Embodied pasture land use change in China 2000-2015: From the perspective of globalization

Shan Guo, Li Jiang, Geoffrey Q.P. Shen

Research output: Journal article publicationJournal articleAcademic researchpeer-review

17 Citations (Scopus)

Abstract

Rapid population increase, urbanization, and dietary changes present an increasing requirement for pasture lands for food processing in China. Globalization increases worldwide economic links. The displacement of pasture lands from one place to another occurs when goods are traded among industries and regions, thereby shifting pressures on local pasture land resources. This paper applies a systems input–output model to examine how pasture lands in China are used to meet the demands of domestic consumption and international trade over the period of 2000–2015. Agriculture and Food Processing were the two major sectors that contributed to the largest volume of embodied pasture land for fulfilling household demands in 2015. Although the total consumption-based pasture land use in China is fluctuating, embodied pasture land intensities exhibited a decreasing trend in 2000–2015, thereby showing the effort of China to improve pasture land use efficiency. Regarding trade patterns, the Agriculture sector is the largest net importer of pasture lands in China, while the Garment sector is the largest net exporter. We also find that China is a net exporter of embodied pasture lands through the study period. This systematic analysis of pasture land use in China is critical in customizing and prioritizing policy recommendations for sustainable pasture land management in China.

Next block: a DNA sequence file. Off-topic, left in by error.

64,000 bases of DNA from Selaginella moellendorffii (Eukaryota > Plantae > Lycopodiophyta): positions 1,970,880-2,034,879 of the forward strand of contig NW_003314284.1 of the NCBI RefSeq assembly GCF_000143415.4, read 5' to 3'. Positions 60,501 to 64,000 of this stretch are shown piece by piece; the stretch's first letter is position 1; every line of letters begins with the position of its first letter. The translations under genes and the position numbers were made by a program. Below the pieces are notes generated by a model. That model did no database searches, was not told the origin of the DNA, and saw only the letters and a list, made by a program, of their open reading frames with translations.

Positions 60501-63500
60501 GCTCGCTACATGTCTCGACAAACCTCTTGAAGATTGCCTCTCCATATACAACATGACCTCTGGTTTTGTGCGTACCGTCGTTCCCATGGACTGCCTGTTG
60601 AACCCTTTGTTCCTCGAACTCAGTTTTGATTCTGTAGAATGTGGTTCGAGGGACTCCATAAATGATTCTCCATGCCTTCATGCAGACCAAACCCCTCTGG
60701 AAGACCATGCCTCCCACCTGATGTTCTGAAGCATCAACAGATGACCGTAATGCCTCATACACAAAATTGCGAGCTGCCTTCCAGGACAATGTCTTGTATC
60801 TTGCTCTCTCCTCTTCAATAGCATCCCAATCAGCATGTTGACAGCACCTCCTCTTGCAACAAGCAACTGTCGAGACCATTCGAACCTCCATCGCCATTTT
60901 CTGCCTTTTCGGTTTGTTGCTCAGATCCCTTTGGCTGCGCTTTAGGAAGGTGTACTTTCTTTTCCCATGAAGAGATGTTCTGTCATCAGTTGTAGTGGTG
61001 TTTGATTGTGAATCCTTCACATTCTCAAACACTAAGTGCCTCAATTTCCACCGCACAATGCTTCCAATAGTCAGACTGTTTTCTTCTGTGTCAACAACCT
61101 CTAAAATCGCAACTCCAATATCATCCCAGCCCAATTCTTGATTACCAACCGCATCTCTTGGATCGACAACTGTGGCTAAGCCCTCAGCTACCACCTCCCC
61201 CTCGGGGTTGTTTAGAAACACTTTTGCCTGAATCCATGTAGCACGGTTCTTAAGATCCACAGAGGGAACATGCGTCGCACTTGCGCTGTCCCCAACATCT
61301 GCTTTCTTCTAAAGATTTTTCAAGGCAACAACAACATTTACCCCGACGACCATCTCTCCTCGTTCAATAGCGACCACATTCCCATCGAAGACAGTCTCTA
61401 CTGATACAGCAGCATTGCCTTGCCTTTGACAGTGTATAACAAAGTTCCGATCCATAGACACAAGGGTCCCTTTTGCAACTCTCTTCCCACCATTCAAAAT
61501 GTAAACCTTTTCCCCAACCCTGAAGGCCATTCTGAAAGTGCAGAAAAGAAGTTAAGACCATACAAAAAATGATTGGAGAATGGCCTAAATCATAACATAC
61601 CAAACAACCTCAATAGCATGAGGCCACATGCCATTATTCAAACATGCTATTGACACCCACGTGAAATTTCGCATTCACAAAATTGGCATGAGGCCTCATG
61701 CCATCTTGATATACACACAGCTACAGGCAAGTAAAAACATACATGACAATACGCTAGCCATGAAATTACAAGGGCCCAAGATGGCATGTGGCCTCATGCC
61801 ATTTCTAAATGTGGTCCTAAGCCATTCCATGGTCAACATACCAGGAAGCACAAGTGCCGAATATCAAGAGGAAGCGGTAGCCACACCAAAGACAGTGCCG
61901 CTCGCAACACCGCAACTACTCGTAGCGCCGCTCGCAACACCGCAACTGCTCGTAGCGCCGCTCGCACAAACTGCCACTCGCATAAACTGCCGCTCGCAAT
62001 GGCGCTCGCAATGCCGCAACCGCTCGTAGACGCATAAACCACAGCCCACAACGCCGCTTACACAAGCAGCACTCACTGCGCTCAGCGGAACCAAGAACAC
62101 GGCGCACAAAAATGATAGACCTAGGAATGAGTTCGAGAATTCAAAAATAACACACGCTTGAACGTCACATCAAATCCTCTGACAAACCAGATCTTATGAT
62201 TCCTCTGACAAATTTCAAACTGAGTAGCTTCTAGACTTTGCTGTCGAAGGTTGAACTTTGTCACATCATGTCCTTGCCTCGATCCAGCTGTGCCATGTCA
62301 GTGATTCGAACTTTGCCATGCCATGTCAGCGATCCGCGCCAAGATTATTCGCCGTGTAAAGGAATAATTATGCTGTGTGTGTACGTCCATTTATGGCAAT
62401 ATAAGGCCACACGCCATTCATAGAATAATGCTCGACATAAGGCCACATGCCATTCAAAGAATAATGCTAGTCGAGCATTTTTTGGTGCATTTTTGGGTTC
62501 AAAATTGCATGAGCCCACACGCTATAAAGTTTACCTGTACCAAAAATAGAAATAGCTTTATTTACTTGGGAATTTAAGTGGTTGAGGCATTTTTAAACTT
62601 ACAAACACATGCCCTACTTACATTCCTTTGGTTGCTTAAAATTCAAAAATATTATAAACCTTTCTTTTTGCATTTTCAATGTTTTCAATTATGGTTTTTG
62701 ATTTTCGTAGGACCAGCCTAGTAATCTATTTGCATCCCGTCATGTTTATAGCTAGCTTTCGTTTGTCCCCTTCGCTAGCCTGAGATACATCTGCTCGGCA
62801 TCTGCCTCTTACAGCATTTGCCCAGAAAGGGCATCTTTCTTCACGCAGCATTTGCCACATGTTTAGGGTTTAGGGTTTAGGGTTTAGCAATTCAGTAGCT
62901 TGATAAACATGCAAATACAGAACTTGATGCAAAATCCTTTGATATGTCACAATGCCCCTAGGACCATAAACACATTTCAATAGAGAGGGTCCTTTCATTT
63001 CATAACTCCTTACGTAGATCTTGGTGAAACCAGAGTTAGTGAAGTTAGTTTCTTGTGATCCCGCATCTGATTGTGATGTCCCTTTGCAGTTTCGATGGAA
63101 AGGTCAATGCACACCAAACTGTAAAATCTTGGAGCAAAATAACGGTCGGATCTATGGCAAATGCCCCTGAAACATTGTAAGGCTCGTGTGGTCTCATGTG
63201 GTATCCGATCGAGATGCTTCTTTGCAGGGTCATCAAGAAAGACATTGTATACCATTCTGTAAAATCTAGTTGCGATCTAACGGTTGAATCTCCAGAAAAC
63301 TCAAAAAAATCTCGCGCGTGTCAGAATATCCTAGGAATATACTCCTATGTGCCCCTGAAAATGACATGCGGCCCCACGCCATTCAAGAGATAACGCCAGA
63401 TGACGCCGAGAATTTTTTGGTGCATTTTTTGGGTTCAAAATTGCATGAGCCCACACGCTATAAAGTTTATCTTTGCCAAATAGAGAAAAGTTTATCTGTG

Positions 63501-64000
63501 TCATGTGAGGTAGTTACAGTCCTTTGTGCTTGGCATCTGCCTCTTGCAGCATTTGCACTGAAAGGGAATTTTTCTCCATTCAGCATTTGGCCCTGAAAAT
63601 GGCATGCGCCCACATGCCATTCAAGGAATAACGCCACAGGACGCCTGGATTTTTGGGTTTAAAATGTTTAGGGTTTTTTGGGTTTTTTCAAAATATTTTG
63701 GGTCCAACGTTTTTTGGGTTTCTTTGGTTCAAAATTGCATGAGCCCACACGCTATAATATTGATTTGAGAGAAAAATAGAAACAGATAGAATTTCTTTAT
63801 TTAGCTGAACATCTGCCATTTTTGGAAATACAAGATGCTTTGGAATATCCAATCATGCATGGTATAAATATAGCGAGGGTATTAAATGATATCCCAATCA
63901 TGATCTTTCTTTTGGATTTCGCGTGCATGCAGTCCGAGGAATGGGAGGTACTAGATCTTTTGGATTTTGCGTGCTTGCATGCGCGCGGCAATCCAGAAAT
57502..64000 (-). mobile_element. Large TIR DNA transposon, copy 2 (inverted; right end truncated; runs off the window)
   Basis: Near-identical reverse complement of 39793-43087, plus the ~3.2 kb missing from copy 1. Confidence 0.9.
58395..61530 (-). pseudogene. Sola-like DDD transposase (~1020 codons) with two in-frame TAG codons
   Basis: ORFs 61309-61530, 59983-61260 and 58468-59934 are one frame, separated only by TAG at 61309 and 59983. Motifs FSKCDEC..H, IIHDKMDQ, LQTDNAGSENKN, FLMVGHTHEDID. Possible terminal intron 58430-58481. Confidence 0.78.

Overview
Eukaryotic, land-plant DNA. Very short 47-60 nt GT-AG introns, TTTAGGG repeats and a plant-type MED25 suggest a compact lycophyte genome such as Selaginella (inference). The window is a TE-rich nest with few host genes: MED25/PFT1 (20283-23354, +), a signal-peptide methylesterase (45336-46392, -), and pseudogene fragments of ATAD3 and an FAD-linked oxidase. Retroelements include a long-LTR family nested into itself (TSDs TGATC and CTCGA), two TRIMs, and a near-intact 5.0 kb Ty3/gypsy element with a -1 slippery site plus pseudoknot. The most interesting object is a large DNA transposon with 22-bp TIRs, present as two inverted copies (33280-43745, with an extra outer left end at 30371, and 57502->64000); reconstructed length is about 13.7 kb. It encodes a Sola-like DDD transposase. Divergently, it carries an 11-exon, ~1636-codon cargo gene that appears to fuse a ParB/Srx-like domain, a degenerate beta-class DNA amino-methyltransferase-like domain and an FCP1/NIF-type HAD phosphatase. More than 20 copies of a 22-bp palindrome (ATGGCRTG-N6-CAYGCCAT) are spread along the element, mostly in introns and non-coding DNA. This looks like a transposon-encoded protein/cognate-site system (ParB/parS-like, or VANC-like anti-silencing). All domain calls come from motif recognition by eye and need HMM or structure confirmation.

Original languageEnglish
Pages (from-to)476-485
Number of pages10
JournalLand Use Policy
Volume82
DOIs
Publication statusPublished - Mar 2019

Keywords

  • Domestic consumption
  • Globalization
  • Input-output analysis
  • International trade
  • Sustainable pasture land use

ASJC Scopus subject areas

  • Forestry
  • Geography, Planning and Development
  • Nature and Landscape Conservation
  • Management, Monitoring, Policy and Law

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